The Living Daylights: A-ha’s feud with Bond composer John Barry over “Hitler Youth.”

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A-ha’s ‘Hitler Youth’ feud with enraged Bond composer John Barry is featured in The Living Daylights.

THE LIVING DAYLIGHTS THEME by a-ha opened Timothy Dalton’s first James Bond film magnificently, but behind-the-scenes, 007 composer John Barry was enraged, comparing them to the Hitler Youth.

The band, on the other hand, claimed that the internal strife had left an “unpleasant aftertaste.”

In an exclusive interview with This website, guitarist Paul Waaktaar-Savoy revealed what really happened and how he feels about it all 30 years later.

After a record seven James Bond films, Roger Moore retired as 007 in 1985 with A View to a Kill, at the ripe old age of 58.

Timothy Dalton, who had been considered by producer Cubby Broccoli to replace Sean Connery in 1969’s On Her Majesty’s Secret Service, took his place in 1987’s The Living Daylights.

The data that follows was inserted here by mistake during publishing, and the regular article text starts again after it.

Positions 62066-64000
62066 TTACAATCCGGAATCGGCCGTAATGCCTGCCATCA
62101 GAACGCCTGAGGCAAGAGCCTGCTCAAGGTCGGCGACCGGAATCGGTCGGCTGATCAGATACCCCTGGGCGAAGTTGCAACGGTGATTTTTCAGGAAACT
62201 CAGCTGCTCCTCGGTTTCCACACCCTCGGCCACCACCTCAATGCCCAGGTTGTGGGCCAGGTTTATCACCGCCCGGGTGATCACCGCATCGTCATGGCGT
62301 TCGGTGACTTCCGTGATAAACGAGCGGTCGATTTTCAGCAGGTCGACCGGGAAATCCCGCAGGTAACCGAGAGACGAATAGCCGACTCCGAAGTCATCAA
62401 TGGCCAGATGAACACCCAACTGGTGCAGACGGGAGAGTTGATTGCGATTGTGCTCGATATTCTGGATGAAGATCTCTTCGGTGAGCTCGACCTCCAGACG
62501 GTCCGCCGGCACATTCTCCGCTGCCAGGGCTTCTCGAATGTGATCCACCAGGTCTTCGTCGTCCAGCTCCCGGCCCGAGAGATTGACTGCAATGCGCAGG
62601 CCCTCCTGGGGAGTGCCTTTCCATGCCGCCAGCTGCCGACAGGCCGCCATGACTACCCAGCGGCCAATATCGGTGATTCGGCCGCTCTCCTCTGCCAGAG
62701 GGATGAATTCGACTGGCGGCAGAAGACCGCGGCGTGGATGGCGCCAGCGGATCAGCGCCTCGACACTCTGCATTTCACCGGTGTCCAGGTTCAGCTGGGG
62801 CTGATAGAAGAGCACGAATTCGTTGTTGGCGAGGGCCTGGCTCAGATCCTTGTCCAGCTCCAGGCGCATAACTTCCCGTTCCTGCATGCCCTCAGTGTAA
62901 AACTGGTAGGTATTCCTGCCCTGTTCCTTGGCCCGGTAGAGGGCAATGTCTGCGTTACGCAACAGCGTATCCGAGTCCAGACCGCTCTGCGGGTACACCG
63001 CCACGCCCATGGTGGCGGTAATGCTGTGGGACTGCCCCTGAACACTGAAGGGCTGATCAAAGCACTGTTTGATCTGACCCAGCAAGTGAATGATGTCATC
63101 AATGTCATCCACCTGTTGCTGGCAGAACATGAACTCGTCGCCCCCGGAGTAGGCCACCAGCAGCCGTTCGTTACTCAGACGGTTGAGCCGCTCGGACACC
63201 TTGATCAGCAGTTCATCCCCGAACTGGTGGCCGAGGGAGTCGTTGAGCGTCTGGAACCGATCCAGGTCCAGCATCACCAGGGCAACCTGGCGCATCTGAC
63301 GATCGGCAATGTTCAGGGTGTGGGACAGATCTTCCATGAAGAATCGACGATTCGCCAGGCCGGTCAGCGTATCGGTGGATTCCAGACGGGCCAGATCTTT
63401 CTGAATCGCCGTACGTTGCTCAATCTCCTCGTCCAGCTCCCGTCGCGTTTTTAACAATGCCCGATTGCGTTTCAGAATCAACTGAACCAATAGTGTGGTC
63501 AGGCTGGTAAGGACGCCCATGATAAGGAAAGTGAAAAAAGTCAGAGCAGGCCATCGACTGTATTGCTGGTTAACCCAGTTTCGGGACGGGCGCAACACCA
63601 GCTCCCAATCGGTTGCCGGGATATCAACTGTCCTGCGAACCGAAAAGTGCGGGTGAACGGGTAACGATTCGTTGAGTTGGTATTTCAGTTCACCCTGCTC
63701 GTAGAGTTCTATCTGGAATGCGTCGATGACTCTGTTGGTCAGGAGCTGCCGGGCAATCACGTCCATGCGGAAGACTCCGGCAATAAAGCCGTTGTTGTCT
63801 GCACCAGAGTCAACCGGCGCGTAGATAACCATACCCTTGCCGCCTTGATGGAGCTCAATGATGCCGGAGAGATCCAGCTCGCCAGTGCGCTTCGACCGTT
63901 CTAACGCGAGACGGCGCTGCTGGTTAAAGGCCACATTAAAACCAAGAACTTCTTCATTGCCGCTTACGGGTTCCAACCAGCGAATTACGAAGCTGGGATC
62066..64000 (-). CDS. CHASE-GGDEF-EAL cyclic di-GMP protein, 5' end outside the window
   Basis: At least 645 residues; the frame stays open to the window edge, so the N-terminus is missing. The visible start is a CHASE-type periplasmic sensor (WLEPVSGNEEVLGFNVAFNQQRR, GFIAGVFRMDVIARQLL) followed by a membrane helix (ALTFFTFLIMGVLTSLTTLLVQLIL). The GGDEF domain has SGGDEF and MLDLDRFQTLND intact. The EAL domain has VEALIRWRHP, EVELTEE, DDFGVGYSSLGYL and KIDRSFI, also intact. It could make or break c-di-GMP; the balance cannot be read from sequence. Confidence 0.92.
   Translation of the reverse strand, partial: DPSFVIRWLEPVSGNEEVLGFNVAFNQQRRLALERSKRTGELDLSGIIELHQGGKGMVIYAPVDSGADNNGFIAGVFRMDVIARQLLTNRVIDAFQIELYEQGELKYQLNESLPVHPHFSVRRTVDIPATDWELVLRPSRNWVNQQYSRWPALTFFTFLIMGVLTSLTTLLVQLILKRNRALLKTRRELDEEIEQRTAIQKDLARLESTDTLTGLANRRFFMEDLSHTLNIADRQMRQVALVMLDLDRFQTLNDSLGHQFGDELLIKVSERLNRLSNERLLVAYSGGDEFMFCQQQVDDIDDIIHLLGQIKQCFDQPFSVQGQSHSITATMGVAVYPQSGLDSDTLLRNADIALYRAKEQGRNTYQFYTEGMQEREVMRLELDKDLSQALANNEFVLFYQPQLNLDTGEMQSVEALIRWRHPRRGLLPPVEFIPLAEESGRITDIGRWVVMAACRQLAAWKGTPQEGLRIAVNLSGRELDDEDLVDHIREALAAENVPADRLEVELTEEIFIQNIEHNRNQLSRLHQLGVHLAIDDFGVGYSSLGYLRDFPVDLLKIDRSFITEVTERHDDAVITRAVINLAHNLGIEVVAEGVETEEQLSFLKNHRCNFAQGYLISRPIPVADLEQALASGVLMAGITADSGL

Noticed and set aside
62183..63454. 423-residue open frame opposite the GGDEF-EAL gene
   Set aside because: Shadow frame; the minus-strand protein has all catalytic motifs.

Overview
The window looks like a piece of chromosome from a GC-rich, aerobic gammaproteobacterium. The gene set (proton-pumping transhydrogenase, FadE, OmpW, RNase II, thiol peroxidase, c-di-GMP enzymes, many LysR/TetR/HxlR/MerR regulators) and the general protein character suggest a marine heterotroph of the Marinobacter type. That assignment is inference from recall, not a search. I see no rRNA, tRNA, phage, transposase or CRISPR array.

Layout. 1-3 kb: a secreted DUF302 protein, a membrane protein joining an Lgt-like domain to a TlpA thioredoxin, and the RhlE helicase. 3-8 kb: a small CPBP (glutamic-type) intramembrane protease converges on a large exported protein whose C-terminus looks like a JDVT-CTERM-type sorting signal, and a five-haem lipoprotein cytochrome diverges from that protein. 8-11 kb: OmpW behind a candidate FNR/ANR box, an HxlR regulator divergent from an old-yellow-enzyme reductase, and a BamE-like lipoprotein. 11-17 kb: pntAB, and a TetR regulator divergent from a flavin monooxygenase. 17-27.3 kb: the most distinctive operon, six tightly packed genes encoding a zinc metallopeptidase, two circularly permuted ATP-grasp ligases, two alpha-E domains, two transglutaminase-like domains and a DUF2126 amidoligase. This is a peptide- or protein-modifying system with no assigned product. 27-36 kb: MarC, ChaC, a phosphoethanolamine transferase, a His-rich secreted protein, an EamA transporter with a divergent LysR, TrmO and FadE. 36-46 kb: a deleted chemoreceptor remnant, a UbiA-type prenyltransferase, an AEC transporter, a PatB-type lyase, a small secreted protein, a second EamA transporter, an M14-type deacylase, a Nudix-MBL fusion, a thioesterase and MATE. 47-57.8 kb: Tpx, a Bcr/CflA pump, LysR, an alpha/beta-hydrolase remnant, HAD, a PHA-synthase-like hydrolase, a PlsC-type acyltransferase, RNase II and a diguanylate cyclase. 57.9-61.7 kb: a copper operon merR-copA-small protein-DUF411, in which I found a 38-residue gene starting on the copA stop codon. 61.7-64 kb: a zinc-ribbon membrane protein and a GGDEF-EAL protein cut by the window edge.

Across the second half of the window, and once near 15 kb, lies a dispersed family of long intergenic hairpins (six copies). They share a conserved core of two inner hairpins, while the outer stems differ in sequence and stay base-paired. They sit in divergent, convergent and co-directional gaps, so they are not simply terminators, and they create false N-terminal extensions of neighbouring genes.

After Duran Duran finished Roger’s era, the new Bond was determined to return to 007’s roots with Ian Fleming, and the reboot would require a hot pop band to pen the track.

Following the success of their debut album Hunting High and Low, a-ha was tapped to write the Bond theme for The Living Daylights.

“We were actually in the middle of our second album then and were starting to release singles for that when we heard there was a competition to try and get this next Bond song,” guitarist Paul told This website in 2018.

And we were asked to submit a track for consideration.

When I first heard the title, it seemed to suggest that melody to me.

The chorus arrived at a breakneck speed.

“We did a demo, and there was a lot of back and forth and waiting, but we found out Cubby Broccoli liked our song, and in the end, we got it.”

The process of producing the album, which, along with Take On Me, is one of a-ha’s most memorable singles, wasn’t easy, and the band soon found themselves in a dispute with veteran 007 composer John Barry.

Barry had been a part of the Bond film franchise since its inception, having composed and performed the original 007 theme for Dr No in 1962.

The composer, who died in 2011, is best known for writing Shirley Bassey’s Goldfinger, a song that his housemate Michael Caine was the first to hear early one morning.

The film, on the other hand.

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